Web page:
Plastic Man #1 (February, 2004)
Written & Illustrated – Kyle Baker
Editor – Joey Cavalieri
Cover Price: $2.95
Here’s one that caught my eye while flipping through the ol’ library. Never was much of a Plastic Man fan… I know I watched the cartoon when I was younger, and sorta-kinda dug him as the oddball in the JLA, but never thought about reading his solo exploits. This issue comes from the tail-end of my stint as a DC completionist. I would grab one of everything they put out, regardless if I had any interest in the character(s). At the time I had a decent job, no real responsibilities, and my wallet must have just been too damn heavy to lug around (that has all since changed).
It’s quite interesting for me to revisit this point in my fandom, as back then I did not separate the wheat from the chaff. I just bought, and bought, and bought… even if I wasn’t really reading. I suppose I have something of an obsessive streak in me, which makes me an easy mark for most of the comics industries gimmicks and sales ploys. I also paid full price for all of my books… like I felt it was my civic duty to keep my local comic shops in business. Caring more about their bottom line than my own, I spent, and spent, and spent.
What a difference a recession makes, eh? Today we’re gonna find out if Plastic Man was worthy of my
hard-earned three bucks.
Down at the docks, a pair of mooks try and concoct a plan for their latest caper. They huddle around a curiously colored table and plan. One of the goofs spills a shaker of pepper all over the table… ultimately causing it to… sneeze? That’s right, it was not a table at all… it was the hero of this story, Plastic Man. The ne’er-do-wells empty their pistols at Plas, which proves to be as ineffective as one may imagine.
With the help of Woozy Wink’s backside Plas makes short work of these lugs, and hauls them off to the police station.
We get a brief look into Plastic Man’s current lifestyle, he is surrounded by pretty women and is considered a local hero. Even though everything seems great, he cannot shake feelings of loneliness that gnaw at him. As he goes to bed for the evening, he hopes he doesn’t dream.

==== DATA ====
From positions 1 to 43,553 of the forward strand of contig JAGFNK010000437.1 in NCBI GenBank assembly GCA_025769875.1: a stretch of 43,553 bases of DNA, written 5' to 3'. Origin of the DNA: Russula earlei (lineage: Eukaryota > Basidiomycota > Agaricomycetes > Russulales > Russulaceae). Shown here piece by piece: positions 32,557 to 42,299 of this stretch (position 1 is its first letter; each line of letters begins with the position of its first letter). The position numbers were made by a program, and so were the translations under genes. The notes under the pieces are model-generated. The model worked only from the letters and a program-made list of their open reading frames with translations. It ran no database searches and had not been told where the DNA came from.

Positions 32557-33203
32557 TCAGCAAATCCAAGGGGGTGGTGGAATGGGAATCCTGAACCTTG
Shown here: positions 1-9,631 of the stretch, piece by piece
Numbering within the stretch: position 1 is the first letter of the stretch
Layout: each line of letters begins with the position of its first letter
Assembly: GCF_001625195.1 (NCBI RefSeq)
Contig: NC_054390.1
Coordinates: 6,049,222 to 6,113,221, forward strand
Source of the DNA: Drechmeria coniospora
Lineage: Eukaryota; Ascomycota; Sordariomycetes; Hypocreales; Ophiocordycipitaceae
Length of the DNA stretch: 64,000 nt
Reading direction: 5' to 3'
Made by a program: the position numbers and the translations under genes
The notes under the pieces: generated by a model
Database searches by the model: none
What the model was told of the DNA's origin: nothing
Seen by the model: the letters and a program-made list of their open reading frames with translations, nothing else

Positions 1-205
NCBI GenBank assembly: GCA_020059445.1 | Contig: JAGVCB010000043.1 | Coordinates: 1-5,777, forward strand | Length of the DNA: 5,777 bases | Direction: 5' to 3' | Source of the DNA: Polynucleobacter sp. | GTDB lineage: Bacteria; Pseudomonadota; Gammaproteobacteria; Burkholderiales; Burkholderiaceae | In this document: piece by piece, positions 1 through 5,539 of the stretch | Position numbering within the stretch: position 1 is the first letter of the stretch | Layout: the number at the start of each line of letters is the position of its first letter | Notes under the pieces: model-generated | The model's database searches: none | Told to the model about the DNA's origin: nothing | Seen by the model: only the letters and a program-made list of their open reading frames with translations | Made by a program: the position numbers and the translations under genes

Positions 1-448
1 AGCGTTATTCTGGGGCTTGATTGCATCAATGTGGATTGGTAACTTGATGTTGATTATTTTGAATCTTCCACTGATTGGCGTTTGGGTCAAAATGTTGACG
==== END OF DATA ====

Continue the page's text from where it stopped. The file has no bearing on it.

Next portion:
Unfortunately for him (though fortunately for us) he does dream. As he lulls to sleep, his face contorts to that of Eel O’Brien, his former, more crooked self. He dreams how his transformation occurred. He was doing one last job, at the Crawford Chemical Works. He and his gang sought to loot their safes and make off with one last take.
A security guard happens by and attempts to chase Eel’s boys off. As they flee, O’Brien suffers a both gunshot wound in the shoulder and getting splashed with acid. He manages to get away, though his gang drives off without him. He struggles to maintain consciousness, however, his injuries prove too severe. He stumbles through a swamp, and rubbery-legged, collapses.
He wakes up at the Rest Haven Monastery, where a monk had nursed him back to health. It is here that Eel realizes that he’s “turned into plastic”. He sees this as an opportunity to turn over a new leaf and perhaps use his new found powers for good.
Back in the present, Plas is shaken from his slumber by a ringing phone. It is the Police Chief, who informs him there’d been a homicide. Plas hops into the phone’s receiver and pops out the other end.
As they investigate the crime scene, erstwhile bum Woozy wanders in. He observes a wallet on the ground, and attempts to pocket it. Plas excitedly announces that Woozy has found a clue causing him to drop the wallet right into the hands of the Police Chief.
The Chief believes the wallet belongs to the murderer… and it just so happens to belong to one, Eel O’Brien.
This volume of Plastic Man just feels special. It’s unlike anything from its vintage. Remember wandering into an arcade or a bowling alley during the mid 1980’s? You’d see all the normal video game cabinets… then off on the periphery, you’d see Dragon’s Lair. Kyle Baker’s Plastic Man was the Dragon’s Lair of the mid-2000’s comic book shelf. It just demanded your attention… it was almost as though you were powerless against it. You may not have bought or played it (as the case may be)… but, if you saw it, you remembered it. It stuck with you.
In reading, it’s a fine story. A great introductory piece for Plastic Man and a bit of his supporting cast… okay, just Woozy Winks. The origin segment in this issue is inspired, and actually plays into the overall narrative of the piece. You actually begin to feel for Plas/Eel as he is seemingly haunted by his past. The cliffhanger is quite interesting, and makes you want to come back for the next issue. The opening bit was a little hokey, however, it served its purpose well.
The art? Are you kidding? This issue looks like a collection of animation cells… and makes it work beautifully! The art style is what makes this book special… it fits the character and concept almost perfectly. The only aesthetic complaint I have is in the book’s lettering. The lettering looks like a like a poorly calibrated typewriter… it kind of pulls me out of the story. I feel that a more traditional lettering style would have served this issue far better.
Is it worth checking out? Hell yeah. This series ran for 20 issues throughout the mid-aughts, and was a fun ride throughout. This issue was part of a collection, Plastic Man: On the Lam, and the entire series is available digitally at DC Digital. Definitely worth a look-see, even for just the novelty of the amazing art.
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This issue also featured a DC Focus (remember that?) Promotional insert